There’s no easy way or finger to point to explain why we decided to end our marriage. Most days, there’s no blame, wrongdoing or bitterness. Both of us feel devastated in our own ways at times, but no one feels wronged. As marriage and uncoupling are too complicated to untangle publicly, I won’t. The hard truth is that I love this man with my purest heart, and he holds me in a similar regard but, quite simply, it became clear that our souls were calling us to begin our relationship anew. We emerged from the pain, suffering and hard, hard work of discernment with a new, very intentional way of being: devoted soul-friends and co-parents.

The phoenix process

“During times of transition, amid everyday stress, and even when we face seemingly insurmountable adversity, life offers us a choice: to turn away from change or to embrace it; to shut down or to be broken open and transformed.”

– Elizabeth Lesser

In her book Broken Open, Elizabeth Lesser reveals the theory that to evolve and transform, we sometimes must be broken open and endure what she calls the “phoenix process,” which involves the fire of transformation from which we rise completely changed and somehow more opulent than before.

It took one hell of a journey through the fires of transformation to get to where we are now. Apart from the emotional discovery aspect, Brian and I had to get a lot of things in place before we moved into this new way of being—my securing gainful employment that felt good to my soul and met my material needs, the solidfying of our financial strategy and his finding a new place to live nearby, all in ways that honored our own spirits, the love that is our foundation and the wellbeing of our boys.

Uncoupling can be a long, slow, intentional, excruciating process, one I would not wish upon anyone, and yet the transformational magnitude of which I would hope for everyone. It involves much crying and gnashing of teeth, but from the fire rises a phoenix. In our case, two of them, and hopefully four, once the kids complete their own phoenix processes, through which we are committed to assuring them of our steadfast love and God’s.

Vacationing in my old life

I’m not a stay-at-home mom anymore. I work full-time for strong, caring, inspired people I’m growing to adore, doing work I love. It’s a totally new life and it can be as demanding as it is gratifying. I have no idea how to cook for myself or my kids or find my way through the dog hair on my living room floor on some days, and yet sometimes, I feel guilty that I enjoy this new working-girl life as much as I do. Which is why taking advantage of a slow week to immerse myself in the kids’ last day of school felt like a vacation into old, comfy, familiar grooves of my recent former life.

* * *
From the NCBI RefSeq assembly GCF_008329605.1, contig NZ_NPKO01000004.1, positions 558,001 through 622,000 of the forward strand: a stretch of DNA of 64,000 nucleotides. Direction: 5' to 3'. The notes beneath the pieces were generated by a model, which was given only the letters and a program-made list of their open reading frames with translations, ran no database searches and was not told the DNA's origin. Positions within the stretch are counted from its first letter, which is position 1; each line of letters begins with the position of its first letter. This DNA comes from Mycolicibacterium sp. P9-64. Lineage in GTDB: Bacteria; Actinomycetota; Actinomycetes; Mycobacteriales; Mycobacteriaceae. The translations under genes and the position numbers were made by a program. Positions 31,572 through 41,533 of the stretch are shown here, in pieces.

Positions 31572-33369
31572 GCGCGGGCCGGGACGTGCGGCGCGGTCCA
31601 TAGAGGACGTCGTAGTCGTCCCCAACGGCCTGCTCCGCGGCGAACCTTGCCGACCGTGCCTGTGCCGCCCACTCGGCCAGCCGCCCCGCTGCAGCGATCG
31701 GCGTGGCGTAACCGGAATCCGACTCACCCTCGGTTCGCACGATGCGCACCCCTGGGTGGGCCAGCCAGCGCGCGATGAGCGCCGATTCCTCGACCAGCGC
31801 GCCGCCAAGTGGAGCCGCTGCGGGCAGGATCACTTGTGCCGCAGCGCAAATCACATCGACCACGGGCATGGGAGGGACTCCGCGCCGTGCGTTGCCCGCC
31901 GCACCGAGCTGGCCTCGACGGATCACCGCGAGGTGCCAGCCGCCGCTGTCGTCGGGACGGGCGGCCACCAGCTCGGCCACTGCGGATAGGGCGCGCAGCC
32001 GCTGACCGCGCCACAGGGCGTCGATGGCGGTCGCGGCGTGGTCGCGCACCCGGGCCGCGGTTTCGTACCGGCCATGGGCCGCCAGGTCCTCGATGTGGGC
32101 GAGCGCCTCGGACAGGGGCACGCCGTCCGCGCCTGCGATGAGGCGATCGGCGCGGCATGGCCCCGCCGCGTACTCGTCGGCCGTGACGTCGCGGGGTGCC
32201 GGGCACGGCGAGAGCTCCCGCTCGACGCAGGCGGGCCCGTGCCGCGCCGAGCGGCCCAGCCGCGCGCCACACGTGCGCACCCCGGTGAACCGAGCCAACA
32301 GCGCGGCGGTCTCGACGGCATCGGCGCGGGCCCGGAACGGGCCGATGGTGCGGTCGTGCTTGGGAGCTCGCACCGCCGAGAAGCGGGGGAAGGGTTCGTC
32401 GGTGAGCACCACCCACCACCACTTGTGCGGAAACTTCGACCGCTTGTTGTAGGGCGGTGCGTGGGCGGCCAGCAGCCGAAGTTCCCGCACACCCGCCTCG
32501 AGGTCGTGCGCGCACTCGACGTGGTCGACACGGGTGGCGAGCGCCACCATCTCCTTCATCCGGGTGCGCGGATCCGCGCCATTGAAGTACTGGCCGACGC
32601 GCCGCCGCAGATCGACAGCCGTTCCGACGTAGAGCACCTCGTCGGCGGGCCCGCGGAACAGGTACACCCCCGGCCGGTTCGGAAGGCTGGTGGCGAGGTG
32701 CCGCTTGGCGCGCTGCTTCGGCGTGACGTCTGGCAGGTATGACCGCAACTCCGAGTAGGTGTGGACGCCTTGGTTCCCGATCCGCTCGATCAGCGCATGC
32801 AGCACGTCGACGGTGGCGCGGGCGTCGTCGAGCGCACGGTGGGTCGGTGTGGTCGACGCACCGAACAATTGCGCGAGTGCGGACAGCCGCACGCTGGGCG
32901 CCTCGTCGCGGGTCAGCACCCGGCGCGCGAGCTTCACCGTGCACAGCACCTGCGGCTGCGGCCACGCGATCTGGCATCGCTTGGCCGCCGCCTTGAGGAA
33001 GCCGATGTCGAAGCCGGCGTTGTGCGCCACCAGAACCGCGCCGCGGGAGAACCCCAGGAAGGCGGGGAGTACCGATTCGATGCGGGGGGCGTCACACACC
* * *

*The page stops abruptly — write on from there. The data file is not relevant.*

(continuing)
After I fall out of wheelbarrow and we all land in the grass like puppies, the kids end up together in a grove of pine trees and I rest in the shade. Other moms mill around or plop in the grass near me, little girls stop by to throw their arms around my neck for quick hugs, there are scraped knees and makeshift rope swings.

“What are you guys working on?” I ask the kids, who are collaborating like bees, with great purpose.

“Oh, we’re collecting sap to make glue,” Max says. “We’re going to sell it to the glue factory.”

“And we’re gonna be rich!” Charlie adds. “Oh! Guys! I found a ton of sap up here! Quick! Somebody pass me a pinecone!”

Six first graders and one five-year-old Kip bustle around collecting pinecones and coating them in sap from the upper branches of the pine tree. There’s tapping of twigs against tree trunks, faux drilling and branch bending. It reminds me of the kind of play we did as kids—totally unstructured and improvisational, full of outrageous ideas that seem totally feasible and promise ultimate triumph. Play with a vision.

“We’re going to sell all the sap to the glue factory, use the money to buy a couple other companies that make us even more money and we’ll become so rich that we all go live in a mansion!” Charlie tells me superfast on the drive home.

“What will you guys have at your mansion, buddy?” I ask.

“Machine guns! And a pool.”

I laugh. The audacity of it all! The innocence! The joy. It’s back again. I text Brian: “So happy I’m with the boys today. I hope you’re having a great morning!”

Pure joy.

With any luck, at least until my next adventures in being broken open again, because it’s rarely just a once-in-a-lifetime thing, after all, the joy will stick around for a while. At the very least, it’s deeper than it ever was before. At long last.

The looks of love

By the looks of things on social media, the love was flowing this Valentine’s Day. And, to my delight, Love (let’s capitalize it, shall we?) looked different for everyone.